An article in the Christian Post reports on this with the sub-headline: "Was Elvis a Christian?" The article goes on to mention that it is hard for many to believe that Elvis maintained any kind of authentic faith, due to the fact that he and his music were considered "unwholesome" at the start of his career.
I laughed out loud when reading this, because it reminded me of a conversation I had with a stranger I met at one of our local nursing homes. An Elvis impersonator was in the facility's dining room and was the hot entertainment for the day. As I visited some church members, I came across an elderly lady peering across the threshold of her room, tapping her foot to "Hound Dog."
She was in a wheel chair, so I asked if she would like me to help her into the dining room where everyone else was so she could better enjoy the show. She hesitated, gave me a sly grin, and shyly declined my invitation. When I commented that it sure looked like she was enjoying the music, and that I really didn't mind helping her out, she confessed that the reason she stayed in her room was not because she was not able to go in there by herself. Rather, she had misgivings about whether or not she should be listening to Elvis.
She then went on to tell me about how when she first heard of Elvis, she did not like him because of the way the "young people got all excited" upon hearing his music. "Then," she said, "he started singing Gospel music, and I wasn't too sure what to think about him then."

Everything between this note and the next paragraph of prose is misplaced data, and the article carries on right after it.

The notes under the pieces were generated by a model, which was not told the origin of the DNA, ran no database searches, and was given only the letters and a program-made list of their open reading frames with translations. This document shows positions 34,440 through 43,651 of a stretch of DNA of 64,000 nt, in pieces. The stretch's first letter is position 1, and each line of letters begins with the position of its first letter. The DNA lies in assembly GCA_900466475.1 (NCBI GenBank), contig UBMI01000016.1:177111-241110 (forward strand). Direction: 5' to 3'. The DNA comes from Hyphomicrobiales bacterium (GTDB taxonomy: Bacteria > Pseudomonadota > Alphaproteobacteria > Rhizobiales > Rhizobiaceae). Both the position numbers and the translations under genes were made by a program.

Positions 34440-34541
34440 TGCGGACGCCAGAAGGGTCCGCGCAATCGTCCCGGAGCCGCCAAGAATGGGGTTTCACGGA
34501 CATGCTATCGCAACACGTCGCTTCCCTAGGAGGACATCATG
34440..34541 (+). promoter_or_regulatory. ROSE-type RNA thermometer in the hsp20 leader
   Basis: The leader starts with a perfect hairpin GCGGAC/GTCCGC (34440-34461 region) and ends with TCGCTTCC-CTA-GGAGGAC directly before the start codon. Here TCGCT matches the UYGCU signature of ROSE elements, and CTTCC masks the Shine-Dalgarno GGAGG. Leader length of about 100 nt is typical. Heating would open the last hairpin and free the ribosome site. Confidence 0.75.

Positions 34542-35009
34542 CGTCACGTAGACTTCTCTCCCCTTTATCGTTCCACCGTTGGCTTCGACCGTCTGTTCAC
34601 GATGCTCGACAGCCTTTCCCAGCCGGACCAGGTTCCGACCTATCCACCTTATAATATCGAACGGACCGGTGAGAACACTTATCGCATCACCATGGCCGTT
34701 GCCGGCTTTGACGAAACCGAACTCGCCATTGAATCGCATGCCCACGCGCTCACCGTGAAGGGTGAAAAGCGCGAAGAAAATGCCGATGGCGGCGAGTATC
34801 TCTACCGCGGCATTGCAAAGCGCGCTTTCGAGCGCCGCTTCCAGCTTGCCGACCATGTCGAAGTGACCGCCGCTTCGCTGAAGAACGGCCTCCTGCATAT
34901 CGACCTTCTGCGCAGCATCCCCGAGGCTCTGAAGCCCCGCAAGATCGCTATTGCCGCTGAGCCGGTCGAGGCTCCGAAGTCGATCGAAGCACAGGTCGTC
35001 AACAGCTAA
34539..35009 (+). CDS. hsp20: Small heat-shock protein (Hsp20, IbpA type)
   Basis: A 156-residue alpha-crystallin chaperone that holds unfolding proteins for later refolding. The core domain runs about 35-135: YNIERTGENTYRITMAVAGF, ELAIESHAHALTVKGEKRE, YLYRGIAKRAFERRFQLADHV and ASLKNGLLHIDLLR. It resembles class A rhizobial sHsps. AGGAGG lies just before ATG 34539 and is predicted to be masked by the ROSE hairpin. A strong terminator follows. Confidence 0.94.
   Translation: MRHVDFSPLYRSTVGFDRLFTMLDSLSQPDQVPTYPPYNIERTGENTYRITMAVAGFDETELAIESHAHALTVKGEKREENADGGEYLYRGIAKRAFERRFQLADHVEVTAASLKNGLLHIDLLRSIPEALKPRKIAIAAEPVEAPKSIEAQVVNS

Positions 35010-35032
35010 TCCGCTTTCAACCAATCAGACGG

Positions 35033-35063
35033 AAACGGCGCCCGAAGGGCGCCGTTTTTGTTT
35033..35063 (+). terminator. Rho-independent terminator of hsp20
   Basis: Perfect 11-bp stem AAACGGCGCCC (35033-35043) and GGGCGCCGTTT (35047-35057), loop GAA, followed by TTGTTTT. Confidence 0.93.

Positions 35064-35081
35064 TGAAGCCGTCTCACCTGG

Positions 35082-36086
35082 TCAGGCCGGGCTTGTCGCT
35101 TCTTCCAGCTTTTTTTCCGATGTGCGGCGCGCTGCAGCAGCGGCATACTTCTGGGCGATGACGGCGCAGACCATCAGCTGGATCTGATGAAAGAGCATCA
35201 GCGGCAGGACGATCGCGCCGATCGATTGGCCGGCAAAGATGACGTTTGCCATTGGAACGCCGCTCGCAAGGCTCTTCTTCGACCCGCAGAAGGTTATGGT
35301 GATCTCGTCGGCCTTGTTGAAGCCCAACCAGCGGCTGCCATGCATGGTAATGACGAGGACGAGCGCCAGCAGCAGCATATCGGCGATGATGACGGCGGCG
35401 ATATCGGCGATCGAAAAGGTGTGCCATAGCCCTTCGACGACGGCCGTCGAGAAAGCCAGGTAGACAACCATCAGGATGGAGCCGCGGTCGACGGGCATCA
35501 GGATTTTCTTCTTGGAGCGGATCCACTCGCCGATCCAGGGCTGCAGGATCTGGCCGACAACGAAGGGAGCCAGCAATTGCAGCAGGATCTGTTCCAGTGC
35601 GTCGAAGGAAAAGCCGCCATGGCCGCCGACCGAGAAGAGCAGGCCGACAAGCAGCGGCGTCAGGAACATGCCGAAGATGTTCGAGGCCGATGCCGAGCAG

Why is it that we don't know what to think about people when they fail to meet our lofty expectations? Elvis died from a drug over-dose and liked to sway his hips, he most certainly could not have been a Christan, right? But how do we account for the fact that he had a Bible where he wrote intimate, spiritual thoughts until he died? Or the fact that he liked to sing "church music?"
We DON'T account for it. That's not for us to do. Life is never as clean-cut and black and white as we would like it to be. It's full of messy, sinful people. Some of them truly love Jesus, and at times it will be more evident than others.
I don't blame the lady I visited, or even the article that questions Elvis' faith for our tendency to do this. These expressions are by-products of a Christian sub-culture that doesn't know what to think about sinners. If you act one way, you are in. If another, you are out. Thick lines are drawn in the sand so we won't defile ourselves by who we associate with, or what we allow ourselves to hear or see.
This makes for an easy, organized, categorical way of approaching life and relationships. But it is not the way Jesus lived.